Positive reinforcement is a training technique that rewards positive behavior, therefore affirming that behavior. You should not reprimand or scold the dog for bad behavior, but you do need to be consistent with positive affirmations to ensure the best results from your training sessions. You can use treats as a reward but should wean your dog off them once training progresses, and some owners find they benefit from the use of a clicker.
Below are 7 steps to help with positive reinforcement training, as well as 3 things you should never do when using this training method.
1. Praise Desirable Behavior
As soon as, and whenever, your dog exhibits positive or desirable behavior, you should praise the dog. If you are starting out and using reward-based training, you should also give a treat. Over time, your dog will associate the receipt of reward and praise with the action that they perform.
2. Ignore Unwanted Behavior
Positive reinforcement doesn’t use negative responses, which means that you praise positive behavior and need to ignore negative or unwanted behavior. Rather than reprimanding your dog for any unwanted behavior, have them correct that behavior or do something that you want them to and then immediately reward them for that action.
For example, if you are trying to stop your dog from jumping up to greet people, instead of telling them off for the action, have them sit down when they greet and reward them for doing so.
3. Be Consistent
Especially when starting with training, you should praise and reward your dog every time they do something positive, and you need to be consistent. This will ensure that your dog associates the positive action with the resulting praise and reward.
4. Keep Training Sessions Short
If you make training sessions too long, your dog can get bored, and their attention may wander. You are effectively setting your pup up to fail. When trying to teach commands like sit or lay down, keep sessions short and try to make them as fun as possible. You can always repeat the session the next day.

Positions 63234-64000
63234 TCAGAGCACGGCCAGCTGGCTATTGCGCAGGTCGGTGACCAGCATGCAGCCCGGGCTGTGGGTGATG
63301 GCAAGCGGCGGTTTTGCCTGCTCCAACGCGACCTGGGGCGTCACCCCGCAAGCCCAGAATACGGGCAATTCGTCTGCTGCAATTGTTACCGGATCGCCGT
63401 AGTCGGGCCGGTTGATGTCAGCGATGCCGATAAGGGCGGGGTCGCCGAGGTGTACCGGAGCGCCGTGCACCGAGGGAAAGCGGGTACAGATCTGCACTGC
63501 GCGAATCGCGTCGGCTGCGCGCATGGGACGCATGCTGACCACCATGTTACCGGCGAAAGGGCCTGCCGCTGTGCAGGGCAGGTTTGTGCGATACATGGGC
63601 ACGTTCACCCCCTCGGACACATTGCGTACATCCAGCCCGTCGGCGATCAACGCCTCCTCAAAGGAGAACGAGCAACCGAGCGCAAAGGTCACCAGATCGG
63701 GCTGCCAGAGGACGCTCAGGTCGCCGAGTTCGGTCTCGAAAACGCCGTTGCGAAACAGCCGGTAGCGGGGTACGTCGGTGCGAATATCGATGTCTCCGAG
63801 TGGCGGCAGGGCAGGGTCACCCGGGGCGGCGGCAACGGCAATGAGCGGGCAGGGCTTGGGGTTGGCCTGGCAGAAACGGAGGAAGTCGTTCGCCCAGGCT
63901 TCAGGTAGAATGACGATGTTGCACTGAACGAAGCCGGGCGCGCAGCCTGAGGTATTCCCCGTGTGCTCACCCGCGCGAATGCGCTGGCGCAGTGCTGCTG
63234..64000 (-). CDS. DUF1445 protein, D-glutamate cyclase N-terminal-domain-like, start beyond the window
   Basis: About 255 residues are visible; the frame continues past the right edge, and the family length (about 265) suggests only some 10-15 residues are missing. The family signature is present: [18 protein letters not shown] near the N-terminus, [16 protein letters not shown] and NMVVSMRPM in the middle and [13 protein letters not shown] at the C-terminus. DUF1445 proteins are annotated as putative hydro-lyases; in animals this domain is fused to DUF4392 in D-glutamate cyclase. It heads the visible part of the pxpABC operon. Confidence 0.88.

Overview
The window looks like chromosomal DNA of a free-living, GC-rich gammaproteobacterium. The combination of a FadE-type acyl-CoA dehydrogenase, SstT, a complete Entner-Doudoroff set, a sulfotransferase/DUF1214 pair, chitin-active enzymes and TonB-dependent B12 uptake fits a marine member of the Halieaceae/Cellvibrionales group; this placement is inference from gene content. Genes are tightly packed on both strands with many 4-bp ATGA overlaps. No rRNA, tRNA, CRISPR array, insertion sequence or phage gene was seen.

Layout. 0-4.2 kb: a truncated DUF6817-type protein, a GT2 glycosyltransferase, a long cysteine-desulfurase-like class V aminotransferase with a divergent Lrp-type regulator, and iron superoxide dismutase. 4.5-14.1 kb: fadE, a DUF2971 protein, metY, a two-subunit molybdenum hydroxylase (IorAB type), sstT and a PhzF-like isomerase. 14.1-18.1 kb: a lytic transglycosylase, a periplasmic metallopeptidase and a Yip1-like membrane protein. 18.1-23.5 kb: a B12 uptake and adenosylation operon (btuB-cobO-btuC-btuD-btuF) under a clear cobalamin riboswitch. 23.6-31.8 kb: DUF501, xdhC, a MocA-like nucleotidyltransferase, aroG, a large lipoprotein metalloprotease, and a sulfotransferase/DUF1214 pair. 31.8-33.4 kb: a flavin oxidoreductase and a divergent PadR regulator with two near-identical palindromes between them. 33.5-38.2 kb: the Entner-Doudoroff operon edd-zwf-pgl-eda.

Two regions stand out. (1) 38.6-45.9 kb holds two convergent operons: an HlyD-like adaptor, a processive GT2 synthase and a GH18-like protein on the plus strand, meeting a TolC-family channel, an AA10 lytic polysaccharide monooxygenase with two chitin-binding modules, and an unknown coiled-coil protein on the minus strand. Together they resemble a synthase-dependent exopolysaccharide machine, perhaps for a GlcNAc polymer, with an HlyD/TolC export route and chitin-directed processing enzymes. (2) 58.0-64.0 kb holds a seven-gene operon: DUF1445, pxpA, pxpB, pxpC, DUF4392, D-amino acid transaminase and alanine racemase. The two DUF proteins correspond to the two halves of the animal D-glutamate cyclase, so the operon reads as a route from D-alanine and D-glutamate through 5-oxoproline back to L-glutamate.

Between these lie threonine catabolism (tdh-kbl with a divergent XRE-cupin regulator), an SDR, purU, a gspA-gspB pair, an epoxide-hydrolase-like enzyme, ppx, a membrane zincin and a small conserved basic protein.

5. Make It Fun
Dogs are a lot like children, and they are easier to train if they enjoy the training sessions you implement. You can try and turn training into a play session or, at the very least, keep your attitude light and playful rather than serious and stoic.
6. End on a Positive
End a training session on a positive note, so repeat a command until your dog completes it successfully and end the session there, rather than after they fail. The last minute of the session is what your dog will predominantly remember. A positive end not only means greater reinforcement of the training, but it means that your dog will be more likely to want another session in the future.
7. Wean Off Treats
Over time, your dog will instinctively pick up on the positive behavior traits that you want them to exhibit. Once it starts to become instinctive you can start to wean them off any treats you are using. Cut down and give treats every other time your dog does what you want. Once they get used to this schedule, cut down and give a treat every third time, and then every fourth time until you can eventually cut the treats out altogether and just give vocal praise.
1. Don’t Scold Your Dog
Positive reinforcement means encouraging your dog to exhibit positive behavior and rewarding them appropriately. It doesn’t and shouldn’t include scolding and shouting when they misbehave or when they don’t pick up a particular command. Scolding your dog can harm your training efforts and it may even lead to behavioral and emotional problems with your dog.
2. Don’t Overcomplicate Things
Training should be as simple as possible. If you’re trying to teach a routine, break it down into sections and teach one section at a time. Teach the first stage until your dog comfortably performs that one action. Then, add the second stage. If you make things too complicated, it can confuse a dog and means they are more likely to fail.
3. Don’t Wait Before Rewarding
The reward and praise your dog receives need to come as soon as they perform the desired action. This way, your pup associates the action with the praise. If you wait too long before offering a reward, they won’t associate that reward with the action.
Positive reinforcement is an effective method of training dogs. It can take time and does require consistency, but over time you can teach your dog how you want it to behave and prevent unwanted behavior by replacing it with positive behavior. You can use treats initially, but you should generally look to remove treats after some time, offering praise rather than food-based and treat-based rewards.
Featured Image Credit: Pavel Danilyuk, Pexels